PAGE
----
If there are any economists, investors, or scientists who still believe the movements of the financial markets follow the standard (Gaussian) distribution, 2008 has likely shaken their foundations and fractured their paradigms.

A quick calculation of the Standard Deviation of one day’s close to the following day’s close (in percentage terms), from October 1, 1928 to October 24, 2008, is below. The calculations show that the average daily change on the Dow Jones has been .024%, with one standard deviation being 1.15%. Already, we see the daily change can vary greatly from the average change.

Above is the confidence intervals (orange background) for various standard deviations beyond the mean. If a data distribution is approximately normal then about 68% of the values are within 1 standard deviation of the mean, about 95% of the values are within two standard deviations and about 99.7% lie within 3 standard deviations.

In October alone, there have been 3 days with close-to-close changes greater than 6 standard deviations beyond the mean. The change on October 13th was 11.08%, better than 9 standard deviations from the mean.  The crash in October 1987 would be greater than 18 standard deviations.

These large variances in the Dow Jones data should not be present, unless the day-to-day changes are not normally distributed.

For the rest of this article, I will then assume, as I believe it to be true, that the financial markets cannot be described within a Gaussian distribution.

Of course, to know that financial markets do not conform to a standard distribution is to understand that the Capital Asset Pricing Model, along with Value At Risk and Beta; Black-Scholes Formula and the Modern Portfolio Theory, are hopelessly and inherently flawed.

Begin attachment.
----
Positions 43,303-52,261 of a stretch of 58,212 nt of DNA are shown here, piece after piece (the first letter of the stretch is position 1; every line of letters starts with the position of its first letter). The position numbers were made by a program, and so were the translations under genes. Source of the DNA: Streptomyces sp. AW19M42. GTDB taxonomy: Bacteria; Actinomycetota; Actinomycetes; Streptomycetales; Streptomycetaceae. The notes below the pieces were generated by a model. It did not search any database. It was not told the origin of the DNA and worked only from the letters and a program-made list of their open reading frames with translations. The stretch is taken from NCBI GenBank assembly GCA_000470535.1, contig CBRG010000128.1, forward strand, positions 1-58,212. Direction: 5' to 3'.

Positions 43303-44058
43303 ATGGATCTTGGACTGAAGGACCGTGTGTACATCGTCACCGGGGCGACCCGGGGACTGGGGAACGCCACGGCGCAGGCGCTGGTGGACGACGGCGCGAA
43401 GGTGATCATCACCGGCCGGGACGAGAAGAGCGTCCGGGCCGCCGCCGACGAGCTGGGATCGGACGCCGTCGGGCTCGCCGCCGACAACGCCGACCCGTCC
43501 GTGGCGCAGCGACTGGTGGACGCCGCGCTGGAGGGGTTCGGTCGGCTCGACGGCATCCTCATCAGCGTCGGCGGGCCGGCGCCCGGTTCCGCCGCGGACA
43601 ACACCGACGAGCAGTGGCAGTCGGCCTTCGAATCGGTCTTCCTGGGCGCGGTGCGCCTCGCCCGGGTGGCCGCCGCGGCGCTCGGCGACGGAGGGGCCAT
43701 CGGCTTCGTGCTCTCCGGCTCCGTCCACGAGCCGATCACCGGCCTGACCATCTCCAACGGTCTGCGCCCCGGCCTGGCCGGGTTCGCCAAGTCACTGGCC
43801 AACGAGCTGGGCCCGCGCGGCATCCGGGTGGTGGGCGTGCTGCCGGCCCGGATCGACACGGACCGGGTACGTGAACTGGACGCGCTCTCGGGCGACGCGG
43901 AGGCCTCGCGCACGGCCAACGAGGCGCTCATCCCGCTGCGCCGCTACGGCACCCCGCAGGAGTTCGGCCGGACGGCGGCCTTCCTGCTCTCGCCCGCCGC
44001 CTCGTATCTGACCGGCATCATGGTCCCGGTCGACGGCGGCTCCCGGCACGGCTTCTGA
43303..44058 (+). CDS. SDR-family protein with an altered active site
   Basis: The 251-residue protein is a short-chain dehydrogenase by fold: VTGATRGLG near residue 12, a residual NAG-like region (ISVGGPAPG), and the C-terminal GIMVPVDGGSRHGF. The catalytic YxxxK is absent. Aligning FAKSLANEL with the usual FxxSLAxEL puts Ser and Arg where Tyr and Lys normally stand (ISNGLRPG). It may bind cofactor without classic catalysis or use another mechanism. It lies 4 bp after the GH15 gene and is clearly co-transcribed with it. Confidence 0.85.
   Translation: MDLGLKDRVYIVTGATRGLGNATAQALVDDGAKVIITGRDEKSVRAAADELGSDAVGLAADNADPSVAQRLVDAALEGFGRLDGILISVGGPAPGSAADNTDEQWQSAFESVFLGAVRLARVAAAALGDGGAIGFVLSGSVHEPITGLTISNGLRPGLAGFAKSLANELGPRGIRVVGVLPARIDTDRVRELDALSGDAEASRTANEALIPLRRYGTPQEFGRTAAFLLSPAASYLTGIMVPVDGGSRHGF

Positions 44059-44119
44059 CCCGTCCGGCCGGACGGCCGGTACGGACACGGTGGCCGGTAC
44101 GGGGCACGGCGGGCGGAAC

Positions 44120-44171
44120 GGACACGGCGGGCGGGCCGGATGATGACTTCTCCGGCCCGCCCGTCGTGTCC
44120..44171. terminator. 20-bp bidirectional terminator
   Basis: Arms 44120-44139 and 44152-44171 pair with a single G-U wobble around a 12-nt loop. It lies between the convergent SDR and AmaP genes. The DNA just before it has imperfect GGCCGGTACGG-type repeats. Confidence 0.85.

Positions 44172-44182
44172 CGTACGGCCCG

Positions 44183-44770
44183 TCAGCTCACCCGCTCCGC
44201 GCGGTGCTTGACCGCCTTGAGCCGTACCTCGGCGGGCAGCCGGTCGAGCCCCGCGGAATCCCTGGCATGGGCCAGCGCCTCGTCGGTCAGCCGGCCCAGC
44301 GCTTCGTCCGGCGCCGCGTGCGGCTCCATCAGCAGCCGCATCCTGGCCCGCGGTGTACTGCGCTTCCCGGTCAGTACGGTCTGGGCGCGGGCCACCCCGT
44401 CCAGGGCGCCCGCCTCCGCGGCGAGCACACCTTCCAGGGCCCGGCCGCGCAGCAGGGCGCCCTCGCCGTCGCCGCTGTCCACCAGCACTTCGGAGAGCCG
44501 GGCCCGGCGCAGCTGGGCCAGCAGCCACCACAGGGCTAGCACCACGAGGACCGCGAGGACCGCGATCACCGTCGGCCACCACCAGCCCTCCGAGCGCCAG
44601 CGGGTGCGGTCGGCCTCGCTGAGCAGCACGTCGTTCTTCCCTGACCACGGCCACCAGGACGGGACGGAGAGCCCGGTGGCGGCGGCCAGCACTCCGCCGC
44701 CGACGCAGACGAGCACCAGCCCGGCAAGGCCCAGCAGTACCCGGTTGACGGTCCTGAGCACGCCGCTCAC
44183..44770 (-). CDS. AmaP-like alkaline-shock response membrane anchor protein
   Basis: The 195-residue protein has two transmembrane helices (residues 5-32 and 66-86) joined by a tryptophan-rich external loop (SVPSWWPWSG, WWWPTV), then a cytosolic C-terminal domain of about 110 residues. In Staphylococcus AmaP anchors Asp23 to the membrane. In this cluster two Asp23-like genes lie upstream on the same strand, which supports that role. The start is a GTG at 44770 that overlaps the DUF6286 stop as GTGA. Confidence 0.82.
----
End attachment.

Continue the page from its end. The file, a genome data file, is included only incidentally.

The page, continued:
Indeed, the recent bear market has proven the financial markets to be much more volatile and risky, and anyone using the above models and theories to manage risk are likely finding themselves having to re-work all their models and risk-management formulae. Should they continue to rely on a standard distribution, they will forever be re-working their models, assuming they are not first ruined by them.

Since I have thrown out the idea that the market’s movements will be contained within X standard deviations from the mean, it is then crucial to digest and internalize this:

There is nothing to stop the markets from experiencing large and devastating losses, of a magnitude never before witnessed.


Part 2 of this series will describe fractals and how understanding them may be the key to understanding the recent market dislocations.

Part 3 will synthesize parts 1 and 2 in a discussion of why and how markets crash.

Benoit Mandelbrot is the expert on this topic. His latest book, The (Mis) Behavior of Markets is a must read for anyone interested in fractals and the financial markets.